Chevron profits plunged 91 percent, a feeble financial result that was caused by falling oil prices and charges against earnings, the energy giant reported Friday in a release that came days after wide-ranging job cuts by the company.
The results missed Wall Street’s expectations, and in trading Friday, Chevron shares fell $4.55, or 4.9 percent, to $88.48.
“Second-quarter financial results were weak, reflecting a crude price decline of nearly 50 percent from a year ago,” Chevron CEO John Watson said.
Chevron earned $571 million, or 30 cents a share, on revenue of $5.67 billion during the second quarter, which ended June 30. Analysts had expected Chevron would earn $1.16 a share.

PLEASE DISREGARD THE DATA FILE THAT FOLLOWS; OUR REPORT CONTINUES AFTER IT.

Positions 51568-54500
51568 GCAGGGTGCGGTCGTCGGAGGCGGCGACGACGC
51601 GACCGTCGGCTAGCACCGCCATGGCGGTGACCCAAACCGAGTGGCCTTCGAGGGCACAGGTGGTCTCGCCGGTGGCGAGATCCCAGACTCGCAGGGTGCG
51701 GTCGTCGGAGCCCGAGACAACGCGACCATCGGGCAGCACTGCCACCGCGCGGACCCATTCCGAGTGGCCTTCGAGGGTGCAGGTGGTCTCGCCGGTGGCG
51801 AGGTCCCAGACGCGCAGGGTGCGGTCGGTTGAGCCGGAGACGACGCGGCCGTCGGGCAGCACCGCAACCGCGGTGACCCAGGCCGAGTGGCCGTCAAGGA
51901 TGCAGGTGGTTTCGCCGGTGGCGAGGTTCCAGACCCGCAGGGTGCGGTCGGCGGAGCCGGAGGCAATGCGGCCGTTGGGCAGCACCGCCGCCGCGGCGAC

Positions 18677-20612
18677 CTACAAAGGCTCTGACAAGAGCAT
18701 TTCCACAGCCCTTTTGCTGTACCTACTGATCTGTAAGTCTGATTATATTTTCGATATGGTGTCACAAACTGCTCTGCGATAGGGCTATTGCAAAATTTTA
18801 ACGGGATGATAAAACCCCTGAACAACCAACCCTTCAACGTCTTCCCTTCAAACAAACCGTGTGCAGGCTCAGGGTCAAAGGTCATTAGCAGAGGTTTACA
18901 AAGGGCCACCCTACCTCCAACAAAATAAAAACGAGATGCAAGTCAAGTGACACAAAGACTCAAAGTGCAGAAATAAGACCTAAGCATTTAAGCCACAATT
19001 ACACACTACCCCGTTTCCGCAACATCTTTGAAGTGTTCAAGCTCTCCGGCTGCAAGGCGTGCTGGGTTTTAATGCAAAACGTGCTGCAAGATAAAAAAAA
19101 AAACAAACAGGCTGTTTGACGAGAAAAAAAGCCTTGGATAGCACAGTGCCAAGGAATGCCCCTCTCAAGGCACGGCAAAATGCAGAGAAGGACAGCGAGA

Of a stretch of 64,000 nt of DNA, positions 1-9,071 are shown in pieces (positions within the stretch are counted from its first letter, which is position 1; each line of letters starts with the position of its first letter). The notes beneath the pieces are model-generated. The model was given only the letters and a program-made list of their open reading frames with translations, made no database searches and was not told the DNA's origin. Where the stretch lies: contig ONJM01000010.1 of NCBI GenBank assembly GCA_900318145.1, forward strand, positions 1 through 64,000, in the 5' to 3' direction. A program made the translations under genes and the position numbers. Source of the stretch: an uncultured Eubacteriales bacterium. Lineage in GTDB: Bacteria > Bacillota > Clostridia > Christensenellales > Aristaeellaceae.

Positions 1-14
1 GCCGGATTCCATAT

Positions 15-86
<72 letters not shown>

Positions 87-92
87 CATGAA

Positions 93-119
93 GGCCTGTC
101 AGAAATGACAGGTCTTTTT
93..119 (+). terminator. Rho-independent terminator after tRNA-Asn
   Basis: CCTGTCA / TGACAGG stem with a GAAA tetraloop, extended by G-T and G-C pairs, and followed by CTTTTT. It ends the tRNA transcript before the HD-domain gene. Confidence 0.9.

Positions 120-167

“Multiple efforts to improve future earnings and cash flows are underway,” Watson said.
Chevron is reducing costs, including job cuts and renegotiations of contracts with suppliers.
A few days ago, Chevron announced plans to eliminate 1,500 jobs, including 500 in San Ramon, 950 in Houston and 50 in other countries.
San Ramon-based Chevron said it’s vital for the company to begin generating revenue from massive projects that it’s been developing in recent years that will produce large amounts of revenue from production and sales of oil and gas.
Chief among those are Chevron’s Gorgon and Wheatstone liquefied natural gas projects in western Australia.
Chevron’s upstream business, consisting of exploration, development and production, lost $2.22 billion. The company’s downstream, or refinery and retail operations, earned $2.96 billion.
“The miss was mostly attributable to weaker upstream results,” Roger Read, a senior analyst with Wells Fargo, said in a report about Chevron’s results. “Downstream delivered better-than-expected results.”